No need to whisper about sexual exploration

Tweens and teens -January 2005


 
 

Lisa Schab

 

Some kids’ issues are nearly always spoken about in a whisper; masturbation is one of them. It’s a normal and common activity of sexual exploration for young teens, but it’s a subject that few parents—or kids—bring up.

Unless it goes public.

Do you know how you would respond if your child told you one of their classmates was suggesting masturbation as a social activity? Instead of being caught off guard, take some time to think about the subject that no one talks about. The information below can get you started:

• Physical exploration.

It’s totally normal for children to explore their bodies. Preschoolers want to know why Jared has a “pee-pee” and Sarah doesn’t; Jared likes to see what kind of tricks he can do while urinating; and often you’ll find both kids touching themselves “there.” At this young age, we tend to take the comments and behaviors more in stride. As they get older, the topic is reduced to a whisper. In fact, physical exploration is normal at any age. Bodies change, sensations emerge, and children are curious about what’s going on. Until they are told, children have no idea that self-touching is anything to whisper about.

• A moral issue.

Different religions, ethnic groups or social groups may have different beliefs about the rightness or wrongness of autoerotic behavior. For some, this behavior is unequivocally wrong and viewed as a sin against God. For others, it’s simply a physical act that has no judgment attached to it at all. Many opinions fall somewhere between those two.

Whatever your beliefs, as parents you have the right to raise your child within the code of morals that you deem best for them. Your children may or may not make those morals their own when they start thinking about issues for themselves, but it is your job to provide them with a sound base from which to grow.

• Physical boundaries.

Whether or not you feel masturbation is an acceptable activity for your preteen, it is your job to help your child set limits on other people’s behaviors that may feel, or may be, threatening. All children should know that all physical touch—including any type of sexual touch—is personal.

They should understand their right to refuse any infringement of that personal boundary by anyone—adult, child, stranger or friend. They should know how to look someone squarely in the eye and say “no.” And they should know that unwanted physical touch of any kind is illegal and should be reported to a responsible adult.

• Less common behavior.

If someone has approached your child with the idea of masturbating together as a social event—which can happen—be clear with your child that this is a very personal activity and should never be a requirement of friendship or “being cool.” It is important to stress to your child that they need to be able to say “no,” strongly and firmly.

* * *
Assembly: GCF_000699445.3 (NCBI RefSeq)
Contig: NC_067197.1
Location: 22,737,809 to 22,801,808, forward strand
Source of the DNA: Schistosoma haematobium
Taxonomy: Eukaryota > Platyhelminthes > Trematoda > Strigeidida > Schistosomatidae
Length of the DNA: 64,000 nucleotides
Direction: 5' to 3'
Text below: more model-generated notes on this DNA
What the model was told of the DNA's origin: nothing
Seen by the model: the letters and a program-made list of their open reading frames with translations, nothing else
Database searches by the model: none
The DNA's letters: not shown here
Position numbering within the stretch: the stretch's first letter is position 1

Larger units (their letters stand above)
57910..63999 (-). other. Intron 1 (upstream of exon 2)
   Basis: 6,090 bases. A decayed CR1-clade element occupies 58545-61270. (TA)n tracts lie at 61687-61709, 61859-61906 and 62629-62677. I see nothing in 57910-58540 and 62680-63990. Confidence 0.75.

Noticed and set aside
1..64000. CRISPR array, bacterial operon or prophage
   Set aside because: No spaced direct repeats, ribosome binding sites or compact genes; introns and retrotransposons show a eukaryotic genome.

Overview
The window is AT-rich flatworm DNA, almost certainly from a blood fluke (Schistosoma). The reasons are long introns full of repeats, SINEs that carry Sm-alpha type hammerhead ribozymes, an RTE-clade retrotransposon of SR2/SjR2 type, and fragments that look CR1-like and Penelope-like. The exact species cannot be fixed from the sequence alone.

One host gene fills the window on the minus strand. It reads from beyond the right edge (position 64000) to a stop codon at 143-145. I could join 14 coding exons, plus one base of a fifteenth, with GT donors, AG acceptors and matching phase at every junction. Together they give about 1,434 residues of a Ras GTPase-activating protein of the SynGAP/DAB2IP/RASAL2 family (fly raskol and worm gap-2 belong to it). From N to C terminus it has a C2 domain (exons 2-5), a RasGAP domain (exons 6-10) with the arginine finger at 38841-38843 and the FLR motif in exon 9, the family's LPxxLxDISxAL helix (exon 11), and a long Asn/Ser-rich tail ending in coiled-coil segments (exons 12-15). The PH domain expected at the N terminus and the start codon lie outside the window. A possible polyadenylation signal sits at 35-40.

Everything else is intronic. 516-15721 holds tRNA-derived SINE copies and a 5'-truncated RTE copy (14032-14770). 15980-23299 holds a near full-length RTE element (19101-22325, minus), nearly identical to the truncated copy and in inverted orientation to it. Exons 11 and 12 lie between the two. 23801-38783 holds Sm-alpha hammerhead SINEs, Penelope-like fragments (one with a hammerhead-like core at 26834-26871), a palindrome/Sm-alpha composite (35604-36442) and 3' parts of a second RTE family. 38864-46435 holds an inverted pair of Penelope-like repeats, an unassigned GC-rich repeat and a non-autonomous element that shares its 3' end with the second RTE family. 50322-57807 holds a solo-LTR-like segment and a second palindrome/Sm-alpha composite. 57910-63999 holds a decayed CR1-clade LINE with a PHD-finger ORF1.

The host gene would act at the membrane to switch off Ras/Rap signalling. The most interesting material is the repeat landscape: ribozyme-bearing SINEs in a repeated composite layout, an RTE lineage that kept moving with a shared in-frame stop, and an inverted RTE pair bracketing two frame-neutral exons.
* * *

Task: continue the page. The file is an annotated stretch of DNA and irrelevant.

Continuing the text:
• Emotional effects.

Because of its intimate nature, there are also emotional ramifications of physical touch. Some families raise their children with much hugging, kissing and caressing as the norm. Others do none of this, and aren’t comfortable with it. The norm in your family will affect your child’s reaction to being touched by someone else, or even exploring themselves. If a child feels emotionally threatened, no matter what the behavior, he needs to be aware of his right to say “no.”

Likewise, with self-touch, a child may need help dealing with his feelings if his actions go against his family’s moral values. If you’ve told your child that masturbation is a sin, but he unconsciously—or consciously—touches himself, he will be feeling guilty. Help him to deal with this in whatever way works with your belief system. A child who has been touched by someone else—even with the child’s permission—also can feel guilty, and will need to come to terms with this.

• Talking about it.

For many parents, this topic is more difficult to broach than the basic “birds and bees” discussion. But it is still important to keep the lines of communication open.

While it may not be dinner table conversation, there are usually times when you are alone with your young teen and can bring it up. Use this column as an excuse if you have to. For example, start a conversation by saying, “Can you believe this woman wrote an article about kids masturbating?” It opens the subject in a neutral and lighthearted way, and you can move on from there.

Your child may go ashen at your question, but don’t be afraid to forge ahead with, “You know we’ve never talked about that before, but I just want you to know ... “ Depending on how comfortable you and your teen are, the conversation may be in-depth, or it may be just a quick recap of your main points. (Make sure you know your main points before you start, include information about saying “no” and your moral beliefs.)

Lisa Schab is a licensed clinical social worker in Libertyville and the stepmother of two, ages 21 and 25. She can be reached at (847) 782-1722.

 
 







 
 
 
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